President Andrew Jackson

Hero or Zero? Most definitely ZERO!

Why is he a zero?

Even though Jackson did many great things before his presidency, such as defeating a larger British force, he did many terrible things during his presidency to earn himself the title, "zero." Here are a few reasons why I think that Andrew Jackson is a zero:

1. The "Spoils System"

When Andrew Jackson won the election of 1828, he selected some of his supporters and rewarded them by giving them government jobs, but the catch to this is that many of the supporters that he chose weren't even qualified to have a government job! Jackson only chose these people to work along side him (in his cabinet) so that everyone would agree with him, even if his decisions were unconstitutional. Andrew Jackson became notorious for this system.

2. The Nullification Crisis

During his presidency, Jackson signed two tariffs: the Tariff of 1828 and the Tariff of 1832. When these tariffs were made, the Southern region of the United States (more specifically South Carolina) became very upset, because the tariffs didn't help the economy of the South. In fact, the tariff made the South's economy weaker and the North's economy stronger, because it forced people to buy the cheaper, domestic products. South Carolina nullified the tariff and threatened to secede from the United States. When South Carolina threatened to secede, Jackson shot back and threatened to hang John Calhoun, the senator of South Carolina, and signed the Force Bill, which forced them to pay the tariffs. Jackson even threatened to send the U.S. Army to South Carolina. Because of the threats, they decided not to secede. They also decided not to secede because the government, North, and South reached a compromise. The South promised to pay the tariffs as long as they were made cheaper.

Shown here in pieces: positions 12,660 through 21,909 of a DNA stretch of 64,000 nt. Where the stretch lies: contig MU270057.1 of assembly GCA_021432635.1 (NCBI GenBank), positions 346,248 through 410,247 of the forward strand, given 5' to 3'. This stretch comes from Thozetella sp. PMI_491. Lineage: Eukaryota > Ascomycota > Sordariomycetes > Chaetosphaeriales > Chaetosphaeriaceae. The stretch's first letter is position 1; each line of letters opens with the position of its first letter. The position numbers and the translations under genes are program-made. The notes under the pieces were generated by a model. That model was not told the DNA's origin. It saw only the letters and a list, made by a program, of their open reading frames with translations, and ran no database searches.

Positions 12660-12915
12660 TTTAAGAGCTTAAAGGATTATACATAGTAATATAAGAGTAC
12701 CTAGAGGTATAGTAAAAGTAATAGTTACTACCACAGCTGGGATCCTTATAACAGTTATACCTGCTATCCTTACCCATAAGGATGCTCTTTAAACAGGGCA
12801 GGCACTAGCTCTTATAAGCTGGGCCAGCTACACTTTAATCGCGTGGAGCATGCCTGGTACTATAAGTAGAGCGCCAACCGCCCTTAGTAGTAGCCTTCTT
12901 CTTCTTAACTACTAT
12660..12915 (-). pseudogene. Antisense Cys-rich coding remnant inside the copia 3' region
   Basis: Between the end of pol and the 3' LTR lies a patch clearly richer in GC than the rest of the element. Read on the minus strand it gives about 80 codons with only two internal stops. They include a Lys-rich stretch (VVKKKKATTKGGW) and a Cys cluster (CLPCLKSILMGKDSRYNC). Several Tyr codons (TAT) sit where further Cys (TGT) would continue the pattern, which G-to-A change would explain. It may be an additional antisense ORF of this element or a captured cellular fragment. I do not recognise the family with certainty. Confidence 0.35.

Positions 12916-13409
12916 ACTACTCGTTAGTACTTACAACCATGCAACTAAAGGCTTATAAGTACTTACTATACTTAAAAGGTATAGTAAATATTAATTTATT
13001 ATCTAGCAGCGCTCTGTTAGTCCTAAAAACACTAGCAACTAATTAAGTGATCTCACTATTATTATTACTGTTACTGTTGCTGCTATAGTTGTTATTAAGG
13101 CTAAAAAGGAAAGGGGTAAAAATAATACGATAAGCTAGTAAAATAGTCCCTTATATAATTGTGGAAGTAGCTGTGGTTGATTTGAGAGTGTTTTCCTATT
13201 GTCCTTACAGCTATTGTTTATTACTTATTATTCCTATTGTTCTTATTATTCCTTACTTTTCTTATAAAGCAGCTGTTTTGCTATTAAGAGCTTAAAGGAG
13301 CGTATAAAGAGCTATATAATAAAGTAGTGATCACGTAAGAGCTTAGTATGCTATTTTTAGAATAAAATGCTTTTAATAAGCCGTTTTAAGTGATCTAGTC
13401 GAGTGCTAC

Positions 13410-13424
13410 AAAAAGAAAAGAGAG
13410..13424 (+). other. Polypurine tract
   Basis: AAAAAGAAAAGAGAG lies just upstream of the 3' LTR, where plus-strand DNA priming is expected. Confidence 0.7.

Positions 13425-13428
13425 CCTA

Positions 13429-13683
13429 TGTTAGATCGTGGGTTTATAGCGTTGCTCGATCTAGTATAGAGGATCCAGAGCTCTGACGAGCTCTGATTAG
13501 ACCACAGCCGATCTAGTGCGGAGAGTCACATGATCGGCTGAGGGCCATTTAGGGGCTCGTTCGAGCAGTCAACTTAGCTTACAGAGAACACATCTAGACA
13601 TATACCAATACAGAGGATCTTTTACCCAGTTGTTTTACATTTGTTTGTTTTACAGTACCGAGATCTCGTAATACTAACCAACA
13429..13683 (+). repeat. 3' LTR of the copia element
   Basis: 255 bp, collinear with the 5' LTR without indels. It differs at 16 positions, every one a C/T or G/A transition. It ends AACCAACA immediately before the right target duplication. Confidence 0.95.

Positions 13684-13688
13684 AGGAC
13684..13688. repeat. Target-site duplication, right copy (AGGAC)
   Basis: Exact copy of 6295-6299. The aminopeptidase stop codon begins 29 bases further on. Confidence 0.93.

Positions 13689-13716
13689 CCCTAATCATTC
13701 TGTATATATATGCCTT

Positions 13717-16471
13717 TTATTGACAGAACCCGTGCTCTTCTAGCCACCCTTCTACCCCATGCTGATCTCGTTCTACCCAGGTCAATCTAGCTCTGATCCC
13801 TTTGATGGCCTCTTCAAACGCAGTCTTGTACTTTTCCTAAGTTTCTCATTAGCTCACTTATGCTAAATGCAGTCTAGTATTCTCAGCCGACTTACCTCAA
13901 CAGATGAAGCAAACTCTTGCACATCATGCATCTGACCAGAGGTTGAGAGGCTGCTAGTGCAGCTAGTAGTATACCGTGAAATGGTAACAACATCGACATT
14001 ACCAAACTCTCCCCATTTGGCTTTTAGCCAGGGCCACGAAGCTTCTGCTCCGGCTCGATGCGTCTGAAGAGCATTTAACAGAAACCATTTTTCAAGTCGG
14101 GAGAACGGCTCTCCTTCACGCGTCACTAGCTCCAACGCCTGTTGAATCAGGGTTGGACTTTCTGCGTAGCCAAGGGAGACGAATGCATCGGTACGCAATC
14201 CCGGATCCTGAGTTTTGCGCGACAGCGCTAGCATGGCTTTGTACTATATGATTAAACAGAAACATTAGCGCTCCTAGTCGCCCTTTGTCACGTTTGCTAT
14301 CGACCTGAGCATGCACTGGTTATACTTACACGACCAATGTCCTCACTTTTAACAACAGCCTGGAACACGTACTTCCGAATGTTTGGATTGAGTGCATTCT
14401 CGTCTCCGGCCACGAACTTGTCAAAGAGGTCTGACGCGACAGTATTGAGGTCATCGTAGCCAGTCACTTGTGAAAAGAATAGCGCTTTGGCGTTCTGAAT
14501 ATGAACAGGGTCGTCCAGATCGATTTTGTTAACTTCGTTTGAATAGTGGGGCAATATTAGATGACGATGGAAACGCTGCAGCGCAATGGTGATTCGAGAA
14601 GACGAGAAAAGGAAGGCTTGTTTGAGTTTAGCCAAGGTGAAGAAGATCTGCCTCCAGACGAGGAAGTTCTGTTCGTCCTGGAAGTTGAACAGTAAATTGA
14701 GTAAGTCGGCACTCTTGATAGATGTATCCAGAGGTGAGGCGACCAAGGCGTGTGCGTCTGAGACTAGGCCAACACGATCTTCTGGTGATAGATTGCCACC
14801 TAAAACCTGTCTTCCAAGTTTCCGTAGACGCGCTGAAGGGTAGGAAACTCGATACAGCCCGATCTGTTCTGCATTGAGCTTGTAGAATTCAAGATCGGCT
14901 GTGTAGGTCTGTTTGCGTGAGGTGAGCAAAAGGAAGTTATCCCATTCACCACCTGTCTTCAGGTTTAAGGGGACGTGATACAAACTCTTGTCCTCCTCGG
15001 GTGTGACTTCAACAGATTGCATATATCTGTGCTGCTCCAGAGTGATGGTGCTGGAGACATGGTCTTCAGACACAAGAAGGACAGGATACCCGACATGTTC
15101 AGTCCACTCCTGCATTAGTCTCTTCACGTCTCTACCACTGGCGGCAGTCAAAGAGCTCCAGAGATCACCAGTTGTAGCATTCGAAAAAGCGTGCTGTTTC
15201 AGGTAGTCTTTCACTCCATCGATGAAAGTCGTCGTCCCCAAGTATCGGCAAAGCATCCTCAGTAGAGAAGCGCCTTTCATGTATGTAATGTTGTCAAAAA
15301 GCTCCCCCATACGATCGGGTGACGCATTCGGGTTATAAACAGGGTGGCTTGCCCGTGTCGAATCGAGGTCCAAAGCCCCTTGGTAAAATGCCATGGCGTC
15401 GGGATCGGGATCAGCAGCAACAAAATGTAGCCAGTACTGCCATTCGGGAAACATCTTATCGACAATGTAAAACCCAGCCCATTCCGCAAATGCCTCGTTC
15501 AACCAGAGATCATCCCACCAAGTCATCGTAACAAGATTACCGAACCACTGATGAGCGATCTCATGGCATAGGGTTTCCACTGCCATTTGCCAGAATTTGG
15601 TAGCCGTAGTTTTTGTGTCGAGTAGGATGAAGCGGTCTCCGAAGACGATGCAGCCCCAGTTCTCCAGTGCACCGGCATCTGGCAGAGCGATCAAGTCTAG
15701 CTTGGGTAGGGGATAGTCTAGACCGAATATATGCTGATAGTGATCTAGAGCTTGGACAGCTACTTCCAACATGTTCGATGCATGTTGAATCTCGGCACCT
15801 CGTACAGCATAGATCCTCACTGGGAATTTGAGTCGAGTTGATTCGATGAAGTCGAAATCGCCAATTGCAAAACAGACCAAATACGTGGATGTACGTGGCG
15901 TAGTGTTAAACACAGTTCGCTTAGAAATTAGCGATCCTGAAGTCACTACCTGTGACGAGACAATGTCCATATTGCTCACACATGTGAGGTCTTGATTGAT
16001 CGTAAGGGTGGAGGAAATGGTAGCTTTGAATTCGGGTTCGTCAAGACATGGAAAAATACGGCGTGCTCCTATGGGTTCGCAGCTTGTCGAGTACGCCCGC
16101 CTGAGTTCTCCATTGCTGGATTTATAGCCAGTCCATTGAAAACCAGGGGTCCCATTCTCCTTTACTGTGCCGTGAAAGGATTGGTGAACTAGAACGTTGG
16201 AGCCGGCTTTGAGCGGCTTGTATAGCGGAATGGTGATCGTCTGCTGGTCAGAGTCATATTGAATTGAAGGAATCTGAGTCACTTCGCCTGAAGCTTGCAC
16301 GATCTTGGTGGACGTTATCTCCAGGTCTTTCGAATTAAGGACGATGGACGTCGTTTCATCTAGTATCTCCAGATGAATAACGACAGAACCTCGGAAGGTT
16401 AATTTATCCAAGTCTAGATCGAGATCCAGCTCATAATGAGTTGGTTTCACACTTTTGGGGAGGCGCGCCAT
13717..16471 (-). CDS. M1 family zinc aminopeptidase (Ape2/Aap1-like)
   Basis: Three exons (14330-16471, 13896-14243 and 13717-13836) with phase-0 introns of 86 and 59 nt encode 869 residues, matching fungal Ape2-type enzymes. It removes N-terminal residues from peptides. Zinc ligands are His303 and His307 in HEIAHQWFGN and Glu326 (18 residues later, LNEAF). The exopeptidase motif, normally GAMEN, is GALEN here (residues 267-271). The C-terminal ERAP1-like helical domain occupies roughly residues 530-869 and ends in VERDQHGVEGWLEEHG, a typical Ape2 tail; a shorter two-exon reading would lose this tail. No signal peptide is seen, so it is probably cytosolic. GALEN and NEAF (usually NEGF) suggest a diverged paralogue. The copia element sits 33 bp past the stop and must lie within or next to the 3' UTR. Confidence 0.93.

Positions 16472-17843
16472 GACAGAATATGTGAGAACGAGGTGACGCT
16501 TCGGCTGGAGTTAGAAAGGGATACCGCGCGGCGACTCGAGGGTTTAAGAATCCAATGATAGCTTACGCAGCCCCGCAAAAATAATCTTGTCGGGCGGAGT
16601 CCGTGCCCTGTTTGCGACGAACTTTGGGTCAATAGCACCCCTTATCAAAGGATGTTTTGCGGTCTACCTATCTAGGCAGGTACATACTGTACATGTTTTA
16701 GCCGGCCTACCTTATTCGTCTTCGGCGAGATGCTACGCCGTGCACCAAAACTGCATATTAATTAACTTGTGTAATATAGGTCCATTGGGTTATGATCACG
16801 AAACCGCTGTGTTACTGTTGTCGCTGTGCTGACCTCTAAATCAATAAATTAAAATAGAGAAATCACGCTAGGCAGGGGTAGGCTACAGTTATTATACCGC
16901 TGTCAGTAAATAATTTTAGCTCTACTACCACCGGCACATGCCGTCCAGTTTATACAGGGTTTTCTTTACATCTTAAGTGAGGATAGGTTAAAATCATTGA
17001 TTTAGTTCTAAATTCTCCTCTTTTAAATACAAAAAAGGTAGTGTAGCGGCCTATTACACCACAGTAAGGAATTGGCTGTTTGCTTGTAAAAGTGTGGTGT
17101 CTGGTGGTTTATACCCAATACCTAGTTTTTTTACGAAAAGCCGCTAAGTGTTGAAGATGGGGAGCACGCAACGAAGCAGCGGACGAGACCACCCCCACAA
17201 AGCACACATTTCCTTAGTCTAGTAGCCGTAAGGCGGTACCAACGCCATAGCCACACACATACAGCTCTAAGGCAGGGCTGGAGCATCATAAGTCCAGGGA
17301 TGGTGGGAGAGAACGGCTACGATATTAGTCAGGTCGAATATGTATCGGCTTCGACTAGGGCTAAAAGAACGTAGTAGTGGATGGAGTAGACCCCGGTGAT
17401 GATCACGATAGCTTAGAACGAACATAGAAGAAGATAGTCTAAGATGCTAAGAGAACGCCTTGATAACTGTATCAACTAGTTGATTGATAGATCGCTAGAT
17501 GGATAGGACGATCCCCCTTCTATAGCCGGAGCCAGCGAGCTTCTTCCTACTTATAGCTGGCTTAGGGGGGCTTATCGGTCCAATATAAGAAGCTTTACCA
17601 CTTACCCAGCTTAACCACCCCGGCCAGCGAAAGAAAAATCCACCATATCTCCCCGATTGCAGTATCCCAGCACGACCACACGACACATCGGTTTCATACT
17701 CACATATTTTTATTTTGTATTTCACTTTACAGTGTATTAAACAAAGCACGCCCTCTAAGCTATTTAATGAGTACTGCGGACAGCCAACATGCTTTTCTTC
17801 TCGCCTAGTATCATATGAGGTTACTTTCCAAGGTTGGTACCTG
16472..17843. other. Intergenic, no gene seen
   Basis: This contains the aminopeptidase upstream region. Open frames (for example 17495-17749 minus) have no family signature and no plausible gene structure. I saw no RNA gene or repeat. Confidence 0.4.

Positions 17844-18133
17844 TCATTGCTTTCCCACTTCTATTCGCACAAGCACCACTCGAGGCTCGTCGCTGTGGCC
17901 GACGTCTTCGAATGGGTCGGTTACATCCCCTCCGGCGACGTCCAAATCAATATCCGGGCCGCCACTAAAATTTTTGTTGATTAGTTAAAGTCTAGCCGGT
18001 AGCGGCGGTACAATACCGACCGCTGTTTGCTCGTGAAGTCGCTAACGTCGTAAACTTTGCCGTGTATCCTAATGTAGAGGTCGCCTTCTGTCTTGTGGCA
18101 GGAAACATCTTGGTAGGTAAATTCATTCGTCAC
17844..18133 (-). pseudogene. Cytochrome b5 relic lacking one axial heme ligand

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3. The "Trail of Tears"

The event known as the "Trail of Tears" was when the Cherokee Indians were removed from their native land (which was around Georgia) and were forced to walk all the way to Oklahoma. This event was enforced by none other than Andrew Jackson. He wanted the natives to move away from their land because there was nutrient rich soil for harvesting cotton and gold was found there. John Marshall ruled that Indian removal was unconstitutional because he thought that the Cherokee people had their own territory and it shouldn't interfered with. Jackson ignored Marshall completely and kept going with the removal of the Indians. Now do you really think this is something a hero would do?

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#07--Andrew Jackson

Political Cartoon: King Andrew Jackson

This cartoon is portraying President Andrew Jackson as a king. The author of this political cartoon chose to portray him this way because when Jackson was president, he ruled over the U.S. like a king would. This cartoon also shows Andrew Jackson with a ripped up constitution at his feet. This shows his disregard to the U.S. Constitution when he was president. Last but not least, he is holding a veto in his hand. The author put a veto in his hand because Jackson used the power to veto more than any other president.

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